Exploring the Jurassic at Zalas Quarry, southern Poland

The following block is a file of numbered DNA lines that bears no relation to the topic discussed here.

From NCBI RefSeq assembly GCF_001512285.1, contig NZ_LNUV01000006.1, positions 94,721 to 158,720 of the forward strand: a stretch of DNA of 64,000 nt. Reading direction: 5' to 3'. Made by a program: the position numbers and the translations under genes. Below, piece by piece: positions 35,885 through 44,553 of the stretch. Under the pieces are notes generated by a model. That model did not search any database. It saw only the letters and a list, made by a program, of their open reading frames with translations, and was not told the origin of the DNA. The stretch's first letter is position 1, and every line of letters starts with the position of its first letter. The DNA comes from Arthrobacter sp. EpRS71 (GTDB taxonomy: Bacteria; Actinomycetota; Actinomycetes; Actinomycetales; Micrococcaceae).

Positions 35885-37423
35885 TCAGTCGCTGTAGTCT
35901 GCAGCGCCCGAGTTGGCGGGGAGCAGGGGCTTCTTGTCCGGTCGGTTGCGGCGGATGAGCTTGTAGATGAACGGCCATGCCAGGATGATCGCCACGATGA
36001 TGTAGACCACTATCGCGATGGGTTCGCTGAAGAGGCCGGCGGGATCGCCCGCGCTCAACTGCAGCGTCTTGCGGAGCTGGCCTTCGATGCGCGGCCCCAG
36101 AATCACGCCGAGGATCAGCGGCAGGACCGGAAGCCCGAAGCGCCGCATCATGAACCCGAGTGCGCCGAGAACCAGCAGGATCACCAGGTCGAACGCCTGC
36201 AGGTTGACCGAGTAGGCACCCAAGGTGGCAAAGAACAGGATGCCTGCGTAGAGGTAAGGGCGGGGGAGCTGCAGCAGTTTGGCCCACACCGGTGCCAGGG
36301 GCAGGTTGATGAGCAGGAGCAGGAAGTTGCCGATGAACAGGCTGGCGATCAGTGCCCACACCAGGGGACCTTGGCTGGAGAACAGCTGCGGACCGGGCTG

Tomasz Borszcz and Dr Michał Zatoń (Poland) The area of southern Poland is well known for its widespread Jurassic deposits, in particular, Middle and Upper Jurassic sedimentary rocks that outcrop in a belt running from south-east to north-west in the area known as the Polish Jura Chain (Fig. 1). This area owes its name to the occurrence of spectacular klippes (outliers formed by thrusting) of by white, massive limestones deposited in the northern shelf of the Tethys Ocean during the Late Jurassic (Oxfordian). Because of their resistance to erosion, the rocks form a picturesque element in the surrounding upland landscape. Fig. 1. Location of Zalas Quarry against the background of the geological setting of the area. The oldest rocks in the area are represented by Carboniferous Mudstones (1) and conglomerates (3) and Permo-Carboniferous volcanic rocks (2 and 4). The Mesozoic deposits (5) are mostly covered by Cenozoic mudstones (6). In many places, the rocks are cut by faults (7) and rivers (8). As well as these, the Middle to Upper Jurassic deposits (in the form of glauconitic sandstones, marls, platy limestones and sponge-dominated reef-like structures called bioherms) occur in several natural and artificial exposures along the whole Polish Jura Chain. They are, and used to be, a real Mecca for professional researchers since the 19th century, and also amateur collectors from both Poland and elsewhere. This not surprising, as the deposits contain abundant and diverse fossils, including nearly all the fossil groups characteristic of this geological period. In this article, … Read More

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